|Preceded by William Ewing|
Role Former U.S. senator
Resigned March 4, 1843
Name Richard Young
Succeeded by Sidney Breese
|Political party Democratic|
Preceded by James Shields
Party Democratic Party
|Born February 20, 1798
Fayette County, Kentucky (1798-02-20) |
Died November 28, 1861, Washington, D.C., United States
Previous office Senator (IL) 1837–1843
Richard Montgomery Young (February 20, 1798 – November 28, 1861) was a U.S. Senator from Illinois.
Young was born in Fayette County, Kentucky and was admitted to the bar in 1816. In 1817, he moved his law practices to Jonesboro, Illinois, and was appointed a captain in the state militia. He served in the Illinois state house from 1820 to 1822 and as a circuit court judge from 1825 to 1837. He resigned his judgeship after being elected to the U.S. Senate in 1837 as a member of the Democratic Party. As a federal Senator, he served one six-year term; during the first four of his six years in office he was Chairman of the Senate Committee on Roads and Canals.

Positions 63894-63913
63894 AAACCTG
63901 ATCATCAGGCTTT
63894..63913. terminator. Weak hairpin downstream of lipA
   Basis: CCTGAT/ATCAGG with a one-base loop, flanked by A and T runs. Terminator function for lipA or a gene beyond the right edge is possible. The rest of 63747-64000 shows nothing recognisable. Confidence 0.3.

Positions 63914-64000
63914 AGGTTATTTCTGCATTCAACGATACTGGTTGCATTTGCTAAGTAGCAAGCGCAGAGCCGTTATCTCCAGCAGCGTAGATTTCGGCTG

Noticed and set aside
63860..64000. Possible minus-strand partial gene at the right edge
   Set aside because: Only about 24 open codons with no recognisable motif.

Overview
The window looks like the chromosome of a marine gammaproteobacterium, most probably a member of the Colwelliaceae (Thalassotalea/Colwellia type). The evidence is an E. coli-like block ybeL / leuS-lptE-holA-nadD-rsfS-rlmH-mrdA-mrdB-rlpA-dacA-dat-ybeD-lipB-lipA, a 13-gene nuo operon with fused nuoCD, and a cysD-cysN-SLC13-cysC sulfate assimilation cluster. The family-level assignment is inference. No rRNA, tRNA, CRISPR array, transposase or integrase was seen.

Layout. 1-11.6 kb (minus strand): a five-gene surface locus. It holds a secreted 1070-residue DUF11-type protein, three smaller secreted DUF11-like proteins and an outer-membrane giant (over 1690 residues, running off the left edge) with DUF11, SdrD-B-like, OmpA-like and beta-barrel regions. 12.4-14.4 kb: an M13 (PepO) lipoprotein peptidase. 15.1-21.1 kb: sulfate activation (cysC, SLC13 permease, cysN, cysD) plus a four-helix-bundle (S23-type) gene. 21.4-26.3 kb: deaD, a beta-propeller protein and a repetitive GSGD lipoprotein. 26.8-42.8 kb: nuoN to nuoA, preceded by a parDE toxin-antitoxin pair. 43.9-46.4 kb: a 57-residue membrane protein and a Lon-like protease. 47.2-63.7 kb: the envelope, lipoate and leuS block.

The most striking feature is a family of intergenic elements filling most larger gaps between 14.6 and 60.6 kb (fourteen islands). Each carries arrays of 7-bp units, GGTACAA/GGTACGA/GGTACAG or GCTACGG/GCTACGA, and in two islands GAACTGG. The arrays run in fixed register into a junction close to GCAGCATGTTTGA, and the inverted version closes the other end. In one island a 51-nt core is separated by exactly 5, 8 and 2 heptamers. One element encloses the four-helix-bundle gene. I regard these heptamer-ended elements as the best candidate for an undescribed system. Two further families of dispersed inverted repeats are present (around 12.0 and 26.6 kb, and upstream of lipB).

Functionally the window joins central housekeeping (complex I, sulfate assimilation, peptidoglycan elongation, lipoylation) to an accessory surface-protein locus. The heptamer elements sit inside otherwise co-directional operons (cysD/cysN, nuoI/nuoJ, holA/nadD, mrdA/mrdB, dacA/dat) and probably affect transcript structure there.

Upon the end of his term in the Senate, he was appointed to the Illinois Supreme Court (1843–1847) and then became a land office commissioner by appointment of James K. Polk. He served as the Clerk to the United States House of Representatives in 1850 and practiced law in Washington, D.C. from 1851 until his death.
Young was the presiding judge at the 1844 trial of the accused killers of Joseph Smith, the founder of the Latter Day Saint movement.